NMC defends robustness of new tests for overseas nurses
The Nursing and Midwifery Council has defended a new system for the registration of overseas nurses, following claims it could put patients at risk.
Previously nurses from outside the EU who wished to work in the UK had to do at least three months’ supervised practise.
But from autumn this year – as reported previously in Nursing Times – they will simply be required to pass a multiple choice online exam before doing a day-long practical competence test in the UK.
The move, unveiled in detail by the regulator last week, looks set to make it quicker and easier for trusts struggling with nursing staff shortages to recruit abroad.
“I think we’re proposing a system the public can have confidence in and the professions can have confidence in”
However, there is concern the shorter tests will not be sufficient to assess whether someone is good enough to work in UK healthcare settings.
This week the Royal College of Nursing said it needed to know more about how nurses would be evaluated before it could judge “whether or not the system is adequate”.
But NMC chief executive Jackie Smith denied the new system was “less robust”, and said the regulator had set out to find “the best method of assessing someone’s application”.
“I think we’re proposing a system the public can have confidence in and the professions can have confidence in,” she told Nursing Times.
“What we’re doing at the moment is looking at hours, but what we’re suggesting here is better,” she said. “We’re saying ‘let’s see you in a situation and see how you translate the learning and training you have acquired in your home country to UK standards’.”
The changes follow a three-month public consultation and will bring the process in line with systems for overseas registration used by other professional regulators, such as the General Medical Council.
Ms Smith denied one of the main drivers for the change was to make it easier for trusts to recruit from overseas, though the NMC has admitted this was a benefit. “It’s not about making things easier or harder, shorter or longer, it’s about public protection and using the best approach,” she said.
“If a by-product of what we’re proposing is that the system is quicker, then that’s absolutely fantastic for employers, because we recognise they are recruiting from non-EU – as well as EU - countries at the moment,” she told Nursing Times.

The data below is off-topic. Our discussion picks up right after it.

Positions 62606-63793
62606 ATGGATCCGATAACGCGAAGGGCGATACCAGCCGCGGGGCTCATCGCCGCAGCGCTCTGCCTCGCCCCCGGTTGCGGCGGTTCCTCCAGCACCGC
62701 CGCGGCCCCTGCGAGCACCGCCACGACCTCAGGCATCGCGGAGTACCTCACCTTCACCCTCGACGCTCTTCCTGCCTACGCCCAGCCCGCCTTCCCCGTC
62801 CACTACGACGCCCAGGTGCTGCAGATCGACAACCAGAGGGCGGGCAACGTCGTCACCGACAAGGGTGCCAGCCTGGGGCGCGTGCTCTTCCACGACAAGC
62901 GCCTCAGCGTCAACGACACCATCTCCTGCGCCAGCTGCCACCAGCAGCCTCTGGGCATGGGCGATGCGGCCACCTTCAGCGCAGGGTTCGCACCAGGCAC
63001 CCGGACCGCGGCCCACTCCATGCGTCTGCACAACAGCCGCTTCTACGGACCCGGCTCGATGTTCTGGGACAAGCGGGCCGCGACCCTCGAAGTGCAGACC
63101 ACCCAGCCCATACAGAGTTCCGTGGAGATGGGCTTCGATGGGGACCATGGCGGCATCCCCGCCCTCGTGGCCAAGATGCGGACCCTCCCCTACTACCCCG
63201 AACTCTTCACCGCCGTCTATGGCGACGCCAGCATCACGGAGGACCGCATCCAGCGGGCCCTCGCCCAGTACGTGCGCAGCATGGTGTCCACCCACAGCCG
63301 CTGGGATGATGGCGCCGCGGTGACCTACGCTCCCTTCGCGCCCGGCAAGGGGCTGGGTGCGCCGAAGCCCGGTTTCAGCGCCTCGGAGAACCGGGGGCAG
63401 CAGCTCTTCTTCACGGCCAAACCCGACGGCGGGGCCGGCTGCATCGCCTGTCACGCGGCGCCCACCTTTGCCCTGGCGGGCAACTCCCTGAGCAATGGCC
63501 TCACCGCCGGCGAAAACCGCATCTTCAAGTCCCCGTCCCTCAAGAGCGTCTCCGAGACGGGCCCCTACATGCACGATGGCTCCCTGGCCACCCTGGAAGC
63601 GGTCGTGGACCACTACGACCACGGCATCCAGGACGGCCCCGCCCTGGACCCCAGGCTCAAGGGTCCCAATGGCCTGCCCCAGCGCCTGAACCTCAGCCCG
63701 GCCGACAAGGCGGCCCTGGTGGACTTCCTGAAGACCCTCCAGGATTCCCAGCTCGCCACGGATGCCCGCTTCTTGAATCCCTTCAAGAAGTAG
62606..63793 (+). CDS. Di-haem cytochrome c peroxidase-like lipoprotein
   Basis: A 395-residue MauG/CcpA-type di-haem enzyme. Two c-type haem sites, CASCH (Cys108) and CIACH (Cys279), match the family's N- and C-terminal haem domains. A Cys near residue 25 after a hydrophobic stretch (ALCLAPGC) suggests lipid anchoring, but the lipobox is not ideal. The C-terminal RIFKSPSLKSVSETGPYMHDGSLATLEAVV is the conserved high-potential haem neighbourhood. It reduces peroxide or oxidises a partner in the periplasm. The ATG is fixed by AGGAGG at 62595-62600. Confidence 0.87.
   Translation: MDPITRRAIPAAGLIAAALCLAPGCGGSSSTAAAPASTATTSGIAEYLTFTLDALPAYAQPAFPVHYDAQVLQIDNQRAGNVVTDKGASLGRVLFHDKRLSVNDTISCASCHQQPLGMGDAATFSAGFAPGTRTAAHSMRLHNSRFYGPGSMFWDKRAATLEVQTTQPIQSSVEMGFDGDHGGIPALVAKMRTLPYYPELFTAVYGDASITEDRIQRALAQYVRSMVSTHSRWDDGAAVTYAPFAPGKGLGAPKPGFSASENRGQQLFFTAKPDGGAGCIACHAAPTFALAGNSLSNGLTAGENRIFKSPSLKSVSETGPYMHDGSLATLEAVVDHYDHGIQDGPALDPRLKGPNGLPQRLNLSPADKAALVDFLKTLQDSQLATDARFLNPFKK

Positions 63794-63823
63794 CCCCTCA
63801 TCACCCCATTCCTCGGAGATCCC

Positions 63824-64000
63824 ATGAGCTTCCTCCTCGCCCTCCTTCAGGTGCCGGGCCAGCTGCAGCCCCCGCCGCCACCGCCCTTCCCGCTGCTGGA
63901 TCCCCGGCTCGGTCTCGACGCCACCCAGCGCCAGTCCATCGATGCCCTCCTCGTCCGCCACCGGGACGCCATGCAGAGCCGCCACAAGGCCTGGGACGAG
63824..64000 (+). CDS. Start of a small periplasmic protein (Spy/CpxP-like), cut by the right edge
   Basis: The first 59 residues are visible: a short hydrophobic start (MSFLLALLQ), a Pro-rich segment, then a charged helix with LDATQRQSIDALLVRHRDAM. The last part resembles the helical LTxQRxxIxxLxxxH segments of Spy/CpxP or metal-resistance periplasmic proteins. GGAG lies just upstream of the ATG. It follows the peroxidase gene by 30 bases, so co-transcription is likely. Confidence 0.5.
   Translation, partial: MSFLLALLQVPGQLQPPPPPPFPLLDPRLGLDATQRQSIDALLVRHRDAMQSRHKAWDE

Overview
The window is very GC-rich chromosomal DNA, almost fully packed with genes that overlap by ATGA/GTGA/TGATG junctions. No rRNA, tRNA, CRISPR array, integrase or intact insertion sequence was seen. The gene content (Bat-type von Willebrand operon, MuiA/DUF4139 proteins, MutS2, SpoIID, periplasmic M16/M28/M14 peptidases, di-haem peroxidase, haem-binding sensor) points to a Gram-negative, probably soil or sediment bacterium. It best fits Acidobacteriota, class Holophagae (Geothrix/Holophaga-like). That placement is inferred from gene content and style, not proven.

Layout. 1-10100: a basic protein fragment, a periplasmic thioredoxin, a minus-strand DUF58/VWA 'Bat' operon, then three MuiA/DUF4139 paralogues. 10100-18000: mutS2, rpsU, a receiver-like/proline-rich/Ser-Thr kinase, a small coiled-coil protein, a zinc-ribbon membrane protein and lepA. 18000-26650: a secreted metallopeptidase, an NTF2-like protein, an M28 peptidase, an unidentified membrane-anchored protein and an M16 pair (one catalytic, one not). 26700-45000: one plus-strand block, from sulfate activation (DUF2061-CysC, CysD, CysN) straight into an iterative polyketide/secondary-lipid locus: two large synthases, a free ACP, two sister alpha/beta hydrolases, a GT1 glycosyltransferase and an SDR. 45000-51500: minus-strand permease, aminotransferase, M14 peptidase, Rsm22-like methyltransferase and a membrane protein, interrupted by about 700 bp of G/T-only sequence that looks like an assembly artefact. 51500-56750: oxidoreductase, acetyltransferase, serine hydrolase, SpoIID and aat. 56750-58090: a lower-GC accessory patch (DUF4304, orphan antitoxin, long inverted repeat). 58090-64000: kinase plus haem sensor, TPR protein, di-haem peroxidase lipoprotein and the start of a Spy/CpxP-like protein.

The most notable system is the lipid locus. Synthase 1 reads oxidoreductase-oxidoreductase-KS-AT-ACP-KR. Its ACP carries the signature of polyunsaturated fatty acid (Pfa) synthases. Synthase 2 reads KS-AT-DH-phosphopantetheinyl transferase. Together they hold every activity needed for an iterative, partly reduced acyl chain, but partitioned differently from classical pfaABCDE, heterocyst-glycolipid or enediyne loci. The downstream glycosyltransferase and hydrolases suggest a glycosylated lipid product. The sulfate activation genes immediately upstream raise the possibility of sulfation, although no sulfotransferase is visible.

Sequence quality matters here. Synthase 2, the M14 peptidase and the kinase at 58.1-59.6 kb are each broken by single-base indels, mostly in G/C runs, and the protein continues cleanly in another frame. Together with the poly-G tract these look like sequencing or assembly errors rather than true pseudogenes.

NMC figures show that, as of March this year, there were just over 67,000 overseas-trained nurses on its register. The body said it had registered more than 5,000 in the past five years, with 840 joining the register in the 12 months up to March 2014.
Ms Smith said it was important to remember the key role played by employers in selecting the right staff for their organisations.
“If we decide someone is competent to be on our register, then employers must make sure they’ve got the right values and the right support and training in place to be able to deliver care to the standard required,” she said.
“We will be observing very closely how it works in practise because it is new and different”
The RCN said improving registration was only a part of the changes needed, and it was vital overseas nurses were supported and monitored.
“Whether nurses come from the EU or the rest of the world, it is vital that employers are recruiting them for the right reasons,” said RCN executive director of nursing Janet Davies.
“Too often nurses are recruited from overseas to fill short term gaps and given inadequate support to care for patients as well,” she added.
The new system is due to be introduced in October this year.
“We will be observing very closely how it works in practise because it is new and different and therefore we need to make sure it is delivering,” said Ms Smith.
Meanwhile, she said the NMC was “still working out the finer detail of the “practical test, which will take the form of an objective structured clinical examination (OSCE) in a simulated healthcare environment.
She confirmed it would be a day-long exercise that would test skills such as communication and patient engagement. “It’s the sort of thing that should not take individuals by surprise,” she said.
As well as passing the new tests, nurses must provide relevant documentation – such as identification, university transcripts and language certificates – to show they have a good command of English.
The changes to overseas registration in the UK contrast with the new system for registering overseas nurses recently introduced in Australia. New rules have made it harder for NHS-trained nurses with diploma-level qualifications to work there, as recently reported by Nursing Times.
UK nurses struggling to get registered in Australia said they would prefer some kind of competence test, like that proposed by the NMC, as opposed to being judged on the type of qualification they held.
“Something like this would make much more sense,” one posted on Facebook.